A Plentiful Pairing

from Caroline Broder

Incorporating edible plant species into a garden doesn’t have to be black and white, in fact it ought to be quite colorful. Despite popular belief, there can be more to an edible garden than a simplistic linear design consisting of vegetables planted in elongated rows. The secret to a bountiful yield and a reduced grocery bill is to, quite literally, design outside the lines. schiff veggiesFrom a conceptual standpoint, an edible garden ought to be organized like any other garden populated with non-utilitarian flowers. In fact, you ought to integrate flowers with vegetables. It is important to establish a sense of place, and match its functionality with its beauty. It doesn’t take much to convince even the most novice gardener that blending flowers with edibles can result in an even more aesthetically pleasing space than initially imagined, however, there is more to this method than meets the eye.

Technically speaking, by adding flowers you not only promote production but you minimize pest damage organically as well, since some of the most beneficial insects (bees and butterflies) need pollen and nectar during some point in their life cycle to reproduce. In addition, by combining contrasting textures and camouflaging odors, undesirable critters are confused and kept at bay. Several great examples of flowers that help control pests include alyssum, marigolds, echinacea, and coreopsis.

This not so new age method of gardening is significant to those who live in an urban environment and elsewhere. Regardless of where you live, the underlying intention of anyone experimenting with growing edibles is to maximize one’s harvest by exceeding the potential of your plot. The ancient Persians and Egyptians first implemented the integration of edibles and ornamentals by planting them together in spaces conveniently located to their living quarters. It wasn’t until the Renaissance when the two types of gardens were separated as a public display of wealth. Flower beds framed homes in high profile spaces, while le potager, or vegetable garden was often hidden out of sight for its lack of showy blooms and subtle fragrances. ‘Tis no longer the season to settle on this traditional execution of planting.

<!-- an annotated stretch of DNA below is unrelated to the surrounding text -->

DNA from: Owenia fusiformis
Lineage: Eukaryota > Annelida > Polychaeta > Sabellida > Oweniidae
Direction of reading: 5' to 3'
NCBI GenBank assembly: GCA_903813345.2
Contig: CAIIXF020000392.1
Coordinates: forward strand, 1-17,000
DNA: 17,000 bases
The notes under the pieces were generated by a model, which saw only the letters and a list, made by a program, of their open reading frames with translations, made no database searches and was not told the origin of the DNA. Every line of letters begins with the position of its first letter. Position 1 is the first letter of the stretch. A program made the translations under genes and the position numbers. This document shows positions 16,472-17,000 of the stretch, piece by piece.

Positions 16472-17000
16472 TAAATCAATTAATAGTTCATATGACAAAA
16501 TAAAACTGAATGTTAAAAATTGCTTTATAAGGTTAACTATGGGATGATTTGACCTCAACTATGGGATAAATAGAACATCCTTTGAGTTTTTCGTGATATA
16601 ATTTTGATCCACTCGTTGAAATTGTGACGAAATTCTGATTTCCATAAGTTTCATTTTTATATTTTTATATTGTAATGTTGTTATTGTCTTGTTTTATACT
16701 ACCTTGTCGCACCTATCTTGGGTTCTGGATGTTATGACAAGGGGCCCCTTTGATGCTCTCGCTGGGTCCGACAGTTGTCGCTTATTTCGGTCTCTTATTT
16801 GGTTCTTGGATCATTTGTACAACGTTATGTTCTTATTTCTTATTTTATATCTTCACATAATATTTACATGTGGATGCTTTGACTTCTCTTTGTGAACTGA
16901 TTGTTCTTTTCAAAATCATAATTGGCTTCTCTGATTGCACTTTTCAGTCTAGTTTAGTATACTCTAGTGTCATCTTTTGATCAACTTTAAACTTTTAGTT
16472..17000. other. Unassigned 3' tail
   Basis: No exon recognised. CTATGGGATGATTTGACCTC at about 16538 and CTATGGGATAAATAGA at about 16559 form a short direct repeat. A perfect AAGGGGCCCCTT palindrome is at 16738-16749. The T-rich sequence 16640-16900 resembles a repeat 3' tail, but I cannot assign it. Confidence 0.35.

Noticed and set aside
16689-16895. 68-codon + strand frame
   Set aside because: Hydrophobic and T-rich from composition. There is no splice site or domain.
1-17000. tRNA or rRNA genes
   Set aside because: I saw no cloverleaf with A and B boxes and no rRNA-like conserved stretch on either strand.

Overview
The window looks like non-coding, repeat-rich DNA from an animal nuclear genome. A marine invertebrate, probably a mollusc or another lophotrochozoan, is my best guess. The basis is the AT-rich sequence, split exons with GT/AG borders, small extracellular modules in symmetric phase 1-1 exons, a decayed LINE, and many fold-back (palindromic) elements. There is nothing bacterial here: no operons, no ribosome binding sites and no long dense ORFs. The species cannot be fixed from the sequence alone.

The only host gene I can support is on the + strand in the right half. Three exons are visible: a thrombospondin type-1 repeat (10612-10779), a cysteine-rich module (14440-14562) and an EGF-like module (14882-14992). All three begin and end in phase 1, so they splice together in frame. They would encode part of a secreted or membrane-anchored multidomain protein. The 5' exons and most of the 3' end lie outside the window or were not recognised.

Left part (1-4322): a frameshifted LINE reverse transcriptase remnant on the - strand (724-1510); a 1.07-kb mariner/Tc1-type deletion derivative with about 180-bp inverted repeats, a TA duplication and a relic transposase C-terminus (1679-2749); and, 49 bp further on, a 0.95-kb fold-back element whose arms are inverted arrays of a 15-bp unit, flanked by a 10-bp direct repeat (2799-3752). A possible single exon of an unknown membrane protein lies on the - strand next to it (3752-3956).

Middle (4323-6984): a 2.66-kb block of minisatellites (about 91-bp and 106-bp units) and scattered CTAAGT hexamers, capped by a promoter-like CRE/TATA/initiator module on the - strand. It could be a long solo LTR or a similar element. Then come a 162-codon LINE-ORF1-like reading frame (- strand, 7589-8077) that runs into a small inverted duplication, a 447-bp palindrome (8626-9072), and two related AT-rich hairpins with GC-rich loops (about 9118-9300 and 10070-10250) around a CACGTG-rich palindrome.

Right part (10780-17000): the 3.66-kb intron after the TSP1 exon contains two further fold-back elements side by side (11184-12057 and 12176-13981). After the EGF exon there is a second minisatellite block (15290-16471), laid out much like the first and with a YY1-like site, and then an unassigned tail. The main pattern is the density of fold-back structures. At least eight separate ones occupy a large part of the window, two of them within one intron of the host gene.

Edible landscaping presents an opportunity to express yourself. After choosing your favorite plant species and taking their growing requirements into consideration, it’s up to your imagination to create a dynamic space. Herbs, such as dill, can be mixed with fine ornamental grasses within a flower bed border, while apple or fig trees can be espaliered and thoughtfully planted to accentuate a perennial border. With its distinct ruffled leaves, kale is also a noteworthy edible species to consider as it can provide structure to your design. A blended garden where flowers are growing with food results in both beauty and bounty. As the English poet and designer William Morris once said about your house, “have nothing in your house that you do not know to be useful, or believe to be beautiful,” applies just as accurately to your garden.

(References include opinions and observations from designers Erica Shaffer, Margie Grace, Ros Creasy)